Many years ago, a friend asked me for help with a project he was paid $100 by his family to do each month. It was to clean up and maintain the family’s rental property.
We got up early on a Saturday morning and drove over in my mom’s station wagon (yeah this was maybe MORE than a few years ago) loaded up with our lawn mower, shovels, etc. We agreed that we would split the work and money right down the middle.
I was mentally spending my $50 as I got started. A couple hours later, I was done with my half and sat back to admire the results. My friend was still working on his “half” and not wanting to spend all day doing this, I pitched in to help on his half so we could get this done.
My friend marveled at how efficiently I worked and wanted to know how I could get all this done so quickly. I “confessed” that I had been doing similar work for years for my own family, as we had a few rental properties ourselves. Given that my father grew up during the Great Depression, cheap (or free) labor was part of his business “model”! When you are a kid stuck working on a Saturday while your friends are playing and having a good time, you get efficient in completing your work.
Much to dismay, my friend then announces that since I got my half done so quickly that instead of splitting it down the middle, now it should be a $75/$25 split. With the $75 to him and $25 to me! His reasoning was that since it took him SO much longer, he deserved more money. Now, I actually did 75% of the work, yet because I knew what I was doing it took me less time ….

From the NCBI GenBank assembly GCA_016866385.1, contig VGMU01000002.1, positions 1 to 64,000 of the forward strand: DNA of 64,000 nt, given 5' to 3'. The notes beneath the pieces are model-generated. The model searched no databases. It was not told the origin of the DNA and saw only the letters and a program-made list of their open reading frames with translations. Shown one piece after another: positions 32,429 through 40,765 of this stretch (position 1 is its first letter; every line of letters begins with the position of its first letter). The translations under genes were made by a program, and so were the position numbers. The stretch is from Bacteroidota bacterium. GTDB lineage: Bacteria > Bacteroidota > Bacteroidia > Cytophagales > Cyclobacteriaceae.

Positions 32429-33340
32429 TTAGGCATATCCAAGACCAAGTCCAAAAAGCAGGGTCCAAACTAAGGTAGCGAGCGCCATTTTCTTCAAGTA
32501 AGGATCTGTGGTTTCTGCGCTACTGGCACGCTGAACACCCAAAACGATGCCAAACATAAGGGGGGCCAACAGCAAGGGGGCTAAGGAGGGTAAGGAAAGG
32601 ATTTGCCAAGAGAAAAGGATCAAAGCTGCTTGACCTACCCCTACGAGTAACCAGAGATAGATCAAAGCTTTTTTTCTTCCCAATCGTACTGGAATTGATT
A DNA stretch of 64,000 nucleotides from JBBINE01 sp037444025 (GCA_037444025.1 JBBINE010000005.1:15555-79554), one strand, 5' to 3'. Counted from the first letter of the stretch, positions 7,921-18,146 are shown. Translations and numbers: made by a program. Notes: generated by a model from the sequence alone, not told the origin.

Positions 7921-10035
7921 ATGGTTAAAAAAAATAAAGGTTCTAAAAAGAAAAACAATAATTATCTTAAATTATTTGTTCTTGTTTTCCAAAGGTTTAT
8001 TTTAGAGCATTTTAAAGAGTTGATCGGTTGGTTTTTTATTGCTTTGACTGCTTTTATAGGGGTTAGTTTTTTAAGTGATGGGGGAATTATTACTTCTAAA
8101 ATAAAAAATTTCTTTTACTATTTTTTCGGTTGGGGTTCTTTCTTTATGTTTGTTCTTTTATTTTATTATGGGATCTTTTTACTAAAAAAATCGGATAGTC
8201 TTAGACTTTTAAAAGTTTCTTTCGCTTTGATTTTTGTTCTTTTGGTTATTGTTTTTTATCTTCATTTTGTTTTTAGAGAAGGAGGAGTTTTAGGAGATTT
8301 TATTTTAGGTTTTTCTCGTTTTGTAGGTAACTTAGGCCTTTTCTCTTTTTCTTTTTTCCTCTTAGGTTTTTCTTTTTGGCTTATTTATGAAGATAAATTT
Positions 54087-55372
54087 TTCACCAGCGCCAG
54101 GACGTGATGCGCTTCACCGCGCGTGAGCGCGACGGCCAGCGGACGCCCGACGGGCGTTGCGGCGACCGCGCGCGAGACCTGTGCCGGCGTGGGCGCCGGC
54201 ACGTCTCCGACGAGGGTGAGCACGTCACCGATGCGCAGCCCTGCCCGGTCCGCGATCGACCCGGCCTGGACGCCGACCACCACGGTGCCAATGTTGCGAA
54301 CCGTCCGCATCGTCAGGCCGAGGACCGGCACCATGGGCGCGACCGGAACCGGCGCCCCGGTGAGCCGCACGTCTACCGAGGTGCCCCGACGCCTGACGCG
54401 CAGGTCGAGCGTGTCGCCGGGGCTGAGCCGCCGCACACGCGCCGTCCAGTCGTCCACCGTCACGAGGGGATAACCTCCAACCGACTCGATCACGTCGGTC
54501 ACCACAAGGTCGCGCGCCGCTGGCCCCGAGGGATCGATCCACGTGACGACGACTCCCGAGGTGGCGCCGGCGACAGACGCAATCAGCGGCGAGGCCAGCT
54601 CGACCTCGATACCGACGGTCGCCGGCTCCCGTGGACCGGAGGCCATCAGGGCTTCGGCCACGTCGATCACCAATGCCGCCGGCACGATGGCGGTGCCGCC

I will spare you the details, but let’s just say that he and I never really spent much time together again and I never “helped” him again with his projects.
Although I didn’t realize it at the time, this was one of the more valuable business lessons I learned early and I didn’t really appreciate until many years later. That lesson is simple:
Just because you make something look easy doesn’t mean it’s worth less.
While you do need to know what your market can support, your asking price should reflect the knowledge, experience, mistakes (yes these are usually the biggest learning times) and hard work that you have developed over the years.
Some won’t realize they’re not literally buying your hour, they’re buying the months and years of practice, experience, and expertise that you’ve worked so hard to accrue. They’re buying the benefit of past mistakes and lessons learned. They’re buying the education you pursued, whether in a classroom or on-the-fly or both.
Occasionally, I get reminded of this by a client that feels they overpaid for our service. Sometimes it’s because we didn’t communicate what we did, sometimes it because we overlooked something, but sometimes it’s because we make it look easy and they assume that since it was easy for us, it shouldn’t cost them for an hour’s service. When I get those calls, I occasionally think back to my friend and his statement and I realize that just like that former friend, sometimes you just must move on to someone that appreciates your experience and values it!